concluding that Risch's action constituted misconduct in
connection with work under AS 23.30.379(a)(2).
* Sitting by assignment made pursuant to article IV,
section 16 of the Alaska Constitution.
1 AS 23.20.379(a)(2) disqualifies an insured worker for
benefits for the first six weeks of unemployment if the worker
was discharged for misconduct connected with work.
2 Risch's coercion argument might have more force if the
hearing officer's explanation of the consequences of Risch
withdrawing his authorization was incorrect. However, the
hearing officer appears to have been correct, at least to the
extent that he warned Risch that his benefits might be cut off if
he withdrew the authorization on the application. Unless the
authorization was invalidly required or did not extend to the
drug tests, withdrawal of the authorization would, in effect,
cancel Risch's application.
Risch does not challenge ESD's authority to require
such an authorization in every application. Risch does argue
that the authorization he signed pertained only to "employment
separation information" and did not authorize disclosure of
otherwise confidential drug test results. He understands
"employment separation information"to mean only "the reason
Risch was discharged." This is too narrow a reading. It would
be nonsensical to allow a worker applying for unemployment
benefits to force his employer to withhold the evidence behind
the reason for discharge. In addition, AS 23.20.387 provides
that an applicant is ineligible for benefits if she knowingly
fails to reveal a material fact.
3 Apparently Risch had, in the twenty-four hour period
immediately preceding the testing order, worked eight hours, been
off duty approximately seven and one half hours, and then worked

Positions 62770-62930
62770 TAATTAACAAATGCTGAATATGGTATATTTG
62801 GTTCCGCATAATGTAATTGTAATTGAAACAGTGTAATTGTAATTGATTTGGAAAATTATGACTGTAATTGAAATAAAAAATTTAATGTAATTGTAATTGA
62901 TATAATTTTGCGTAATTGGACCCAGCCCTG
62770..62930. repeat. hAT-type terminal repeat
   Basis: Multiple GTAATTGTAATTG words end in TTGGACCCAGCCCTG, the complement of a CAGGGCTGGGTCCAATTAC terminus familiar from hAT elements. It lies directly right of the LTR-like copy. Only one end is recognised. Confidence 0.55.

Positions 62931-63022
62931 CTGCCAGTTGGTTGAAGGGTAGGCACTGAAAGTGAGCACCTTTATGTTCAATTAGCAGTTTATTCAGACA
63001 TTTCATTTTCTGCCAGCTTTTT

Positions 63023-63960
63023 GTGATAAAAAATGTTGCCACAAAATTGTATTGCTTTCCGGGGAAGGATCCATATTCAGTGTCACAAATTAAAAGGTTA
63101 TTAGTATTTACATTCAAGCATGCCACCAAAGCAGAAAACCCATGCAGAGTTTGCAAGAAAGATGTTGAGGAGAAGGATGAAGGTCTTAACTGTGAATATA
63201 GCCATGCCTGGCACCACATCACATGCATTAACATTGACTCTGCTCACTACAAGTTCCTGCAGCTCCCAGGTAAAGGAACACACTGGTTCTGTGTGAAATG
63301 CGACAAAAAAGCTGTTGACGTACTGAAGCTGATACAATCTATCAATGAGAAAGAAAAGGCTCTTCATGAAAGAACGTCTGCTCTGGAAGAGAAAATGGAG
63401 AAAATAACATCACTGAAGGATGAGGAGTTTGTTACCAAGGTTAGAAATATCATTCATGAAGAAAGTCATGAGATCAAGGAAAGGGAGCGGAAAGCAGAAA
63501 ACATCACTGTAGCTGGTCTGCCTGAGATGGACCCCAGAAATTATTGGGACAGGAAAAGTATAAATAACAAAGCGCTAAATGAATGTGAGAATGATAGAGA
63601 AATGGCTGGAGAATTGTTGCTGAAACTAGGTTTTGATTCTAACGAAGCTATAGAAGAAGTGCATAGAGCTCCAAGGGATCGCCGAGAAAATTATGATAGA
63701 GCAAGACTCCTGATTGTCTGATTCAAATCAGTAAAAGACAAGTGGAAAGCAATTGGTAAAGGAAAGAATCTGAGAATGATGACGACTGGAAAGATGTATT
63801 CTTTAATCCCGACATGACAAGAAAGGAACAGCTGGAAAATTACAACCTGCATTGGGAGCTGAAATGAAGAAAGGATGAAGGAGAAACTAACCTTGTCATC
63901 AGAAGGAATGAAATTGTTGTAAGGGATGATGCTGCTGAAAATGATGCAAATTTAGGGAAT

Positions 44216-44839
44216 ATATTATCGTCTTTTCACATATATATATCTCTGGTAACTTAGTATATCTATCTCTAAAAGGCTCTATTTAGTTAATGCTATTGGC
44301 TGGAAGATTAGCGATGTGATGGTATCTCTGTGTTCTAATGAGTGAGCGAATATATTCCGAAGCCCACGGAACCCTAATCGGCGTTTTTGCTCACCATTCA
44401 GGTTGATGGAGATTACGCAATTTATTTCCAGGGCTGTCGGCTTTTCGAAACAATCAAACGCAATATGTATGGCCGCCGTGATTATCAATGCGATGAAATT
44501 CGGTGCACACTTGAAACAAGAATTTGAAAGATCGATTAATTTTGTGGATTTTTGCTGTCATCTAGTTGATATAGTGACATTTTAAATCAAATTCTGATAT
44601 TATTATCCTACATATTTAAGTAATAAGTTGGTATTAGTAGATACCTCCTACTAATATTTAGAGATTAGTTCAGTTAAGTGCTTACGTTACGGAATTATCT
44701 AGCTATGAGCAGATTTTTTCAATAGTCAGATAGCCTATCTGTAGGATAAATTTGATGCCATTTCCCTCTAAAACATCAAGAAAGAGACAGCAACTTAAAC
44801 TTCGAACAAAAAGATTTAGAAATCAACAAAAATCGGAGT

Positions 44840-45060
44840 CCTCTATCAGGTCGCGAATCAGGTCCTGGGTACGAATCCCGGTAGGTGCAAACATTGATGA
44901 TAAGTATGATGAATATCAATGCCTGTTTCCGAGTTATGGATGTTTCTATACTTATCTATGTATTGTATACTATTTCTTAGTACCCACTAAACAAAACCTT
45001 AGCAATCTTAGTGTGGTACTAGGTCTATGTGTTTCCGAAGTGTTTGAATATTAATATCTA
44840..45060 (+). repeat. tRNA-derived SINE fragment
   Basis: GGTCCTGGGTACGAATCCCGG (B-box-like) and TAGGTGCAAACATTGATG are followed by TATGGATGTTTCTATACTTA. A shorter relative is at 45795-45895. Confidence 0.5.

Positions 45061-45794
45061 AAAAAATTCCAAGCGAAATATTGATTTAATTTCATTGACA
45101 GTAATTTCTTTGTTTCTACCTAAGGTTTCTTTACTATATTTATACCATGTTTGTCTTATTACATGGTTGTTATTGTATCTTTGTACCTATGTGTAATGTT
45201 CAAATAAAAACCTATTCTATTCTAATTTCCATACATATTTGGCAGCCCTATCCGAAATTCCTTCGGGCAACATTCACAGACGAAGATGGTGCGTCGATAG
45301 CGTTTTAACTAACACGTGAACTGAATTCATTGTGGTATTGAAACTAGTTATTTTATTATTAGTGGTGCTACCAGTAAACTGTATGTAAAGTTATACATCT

another eight hour shift. Pursuant to railroad rules, employees
off duty for less than eight consecutive hours were counted as
having worked during their off period. Federal regulations
required that Risch remain on duty during the drug testing. 49
C.F.R. 219.601(b)(6) (1993). Although ARRC does not concede
that Risch testified accurately about his hours, it did not offer
any contradictory evidence. For purposes of this appeal,
therefore, we accept Risch's testimony as true.
4 Whether an employee was dismissed for misconduct is a
factual determination. Smith v. Sampson, 816 P.2d 902, 904
(Alaska 1991). This court therefore applies the substantial
evidence standard of review to ESD's determination. Id.
Substantial evidence is "such relevant evidence as a reasonable
mind might accept as adequate to support a conclusion." Storrs
v. State Medical Bd., 664 P.2d 547, 554 (Alaska), cert. denied,
464 U.S. 937 (1983). "In applying this standard, 'the reviewing
court does not reweigh the evidence or choose between competing
inferences; it only determines whether such evidence exists.'"
Smith v. Sampson, 816 P.2d at 904 (quoting Storrs, 664 P.2d at
5 The one specimen that tested positive for marijuana
might be considered substantial evidence in support of ESD's
determination that Risch had marijuana in his system, regardless
of whether this positive result was sufficiently linked to the
void #2 specimen. Nothing in the record indicates what effect
insufficient temperature might have on the test results. There
is, therefore, no reason to believe that void #1 would be more
likely to produce a false positive result or otherwise be
scientifically invalid. The regulations indicate that the
temperature requirement is intended as a check against specimen
tampering. See 49 C.F.R. 40.25(e)(2)(i) & (f)(13) (1993).
6 The assertions in ARRC's brief that ARRC witnesses Fyfe
and Baker linked the positive result to the valid test are not
supported by record. Sharon Baker's testimony consisted almost
entirely of reading her notes concerning the taking of Risch's
urine samples. She did not address the actual drug tests
performed on the samples. Dr. Fyfe also did not link a specific
specimen to a positive result, but only stated what result was
reached on each exhibit. Only ARRC's counsel stated that the
negative test result belonged to the invalid specimen and that
the positive test result came from the valid specimen.
7 ESD regulations define "misconduct connected with
work," the applicable statutory standard for temporary
disqualification from unemployment benefits, AS 23.20.379(a)(2),
as "any willful violation of the standards of behavior which an
employer has the right to expect of an employee." 8 AAC